It’s been a bad winter for the skiing industry. And more than just being a drag on weekend plans or limiting some resorts to operating with only a few runs (if any), low snow on the mountains is a big hit on the economy. People make fewer trips to the resort, which means resorts hire less staff. The local restaurants, bars, and hotels all feel a little empty, reports outsideonline.com.
A new report by Protect Our Winters (POW), a climate advocacy group based in Colorado, says a low-snow year can cost the ski resort industry more than $1 billion and 17,400 jobs, compared to an average season.
POW’s data has serious implications for the snow-sports industry. As climate change worsens and snowfall becomes less reliable, resorts see less business. If it gets too bad, some resorts might close altogether, which would have economic consequences far beyond the slopes.
“In mountain towns across the United States that rely on winter tourism,” the report says, “snow is currency.”
Resorts this year in the Sierra Nevada, Idaho, and Canada have closed early or shut down entirely because of low snow. Others have relied heavily on snowmaking machines. And some resorts have had to rethink how they approach low-snow seasons, like in Lake Tahoe, where the Heavenly Mountain Resort says it will blow up and then clear boulders on some runs to make it easier to ski with less snow.
In 2016, more than 20 million people skied, snowmobiled, or snowboarded. And according to POW, these people added $11.3 billion to the U.S. economy through buying gear, resort tickets, hot chocolate at the lodge, hotel rooms, gas, groceries, restaurant meals, and drinks in bars. In a good season with plenty of snow, that figure can go way up.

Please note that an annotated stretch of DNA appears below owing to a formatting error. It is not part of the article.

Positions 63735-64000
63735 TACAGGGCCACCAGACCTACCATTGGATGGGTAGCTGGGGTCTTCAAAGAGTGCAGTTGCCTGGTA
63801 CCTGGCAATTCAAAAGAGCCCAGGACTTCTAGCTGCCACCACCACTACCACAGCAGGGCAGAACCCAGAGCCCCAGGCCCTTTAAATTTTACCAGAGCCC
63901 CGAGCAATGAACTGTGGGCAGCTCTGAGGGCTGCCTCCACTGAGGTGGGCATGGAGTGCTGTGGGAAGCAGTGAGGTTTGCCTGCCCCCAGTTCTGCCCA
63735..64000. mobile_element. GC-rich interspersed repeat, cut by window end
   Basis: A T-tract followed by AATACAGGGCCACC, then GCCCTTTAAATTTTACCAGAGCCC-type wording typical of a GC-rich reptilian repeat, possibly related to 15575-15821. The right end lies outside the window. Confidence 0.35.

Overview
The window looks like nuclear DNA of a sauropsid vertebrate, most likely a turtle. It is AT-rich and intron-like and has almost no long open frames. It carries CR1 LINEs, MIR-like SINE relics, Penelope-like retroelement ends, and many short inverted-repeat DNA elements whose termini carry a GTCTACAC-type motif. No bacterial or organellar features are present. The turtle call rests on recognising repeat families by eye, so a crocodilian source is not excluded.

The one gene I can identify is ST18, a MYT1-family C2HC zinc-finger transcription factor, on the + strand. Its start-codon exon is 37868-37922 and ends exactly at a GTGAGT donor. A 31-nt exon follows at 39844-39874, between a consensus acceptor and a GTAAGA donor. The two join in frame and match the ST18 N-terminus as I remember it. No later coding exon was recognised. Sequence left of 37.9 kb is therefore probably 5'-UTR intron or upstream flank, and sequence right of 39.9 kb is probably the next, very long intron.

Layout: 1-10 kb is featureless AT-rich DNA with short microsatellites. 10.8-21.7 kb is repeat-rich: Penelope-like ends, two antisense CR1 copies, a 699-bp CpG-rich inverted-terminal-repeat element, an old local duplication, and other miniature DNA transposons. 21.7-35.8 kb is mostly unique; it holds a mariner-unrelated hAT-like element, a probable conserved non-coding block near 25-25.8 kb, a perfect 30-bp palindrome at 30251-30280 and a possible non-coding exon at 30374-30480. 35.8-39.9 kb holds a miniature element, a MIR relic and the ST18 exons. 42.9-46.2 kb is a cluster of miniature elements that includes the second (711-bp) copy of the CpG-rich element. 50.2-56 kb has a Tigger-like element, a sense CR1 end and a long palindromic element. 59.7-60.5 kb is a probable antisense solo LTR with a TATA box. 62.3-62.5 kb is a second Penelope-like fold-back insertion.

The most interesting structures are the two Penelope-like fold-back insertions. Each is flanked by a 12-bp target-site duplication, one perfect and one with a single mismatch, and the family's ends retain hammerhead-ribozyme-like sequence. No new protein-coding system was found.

Thanks to climate change, big swings in the weather are predicted to get much worse. About two generations into the future, by 2080, the average temperature in the Rocky Mountains during ski season is expected to rise nine degrees, which will lead to 16 percent less snow, according to POW’s report. That means many fewer ski days overall. And in the southern Rockies of Colorado and New Mexico, it could spell the end for some resorts—which could devastate entire mountain-town economies.
“We know the facts,” the POW reports concludes, “and need not lay them out again here in detail: snowfall is diminishing, and the economic consequences are severe. The rising monetary toll is dwarfed by the emotional insult of a lifestyle in decline.”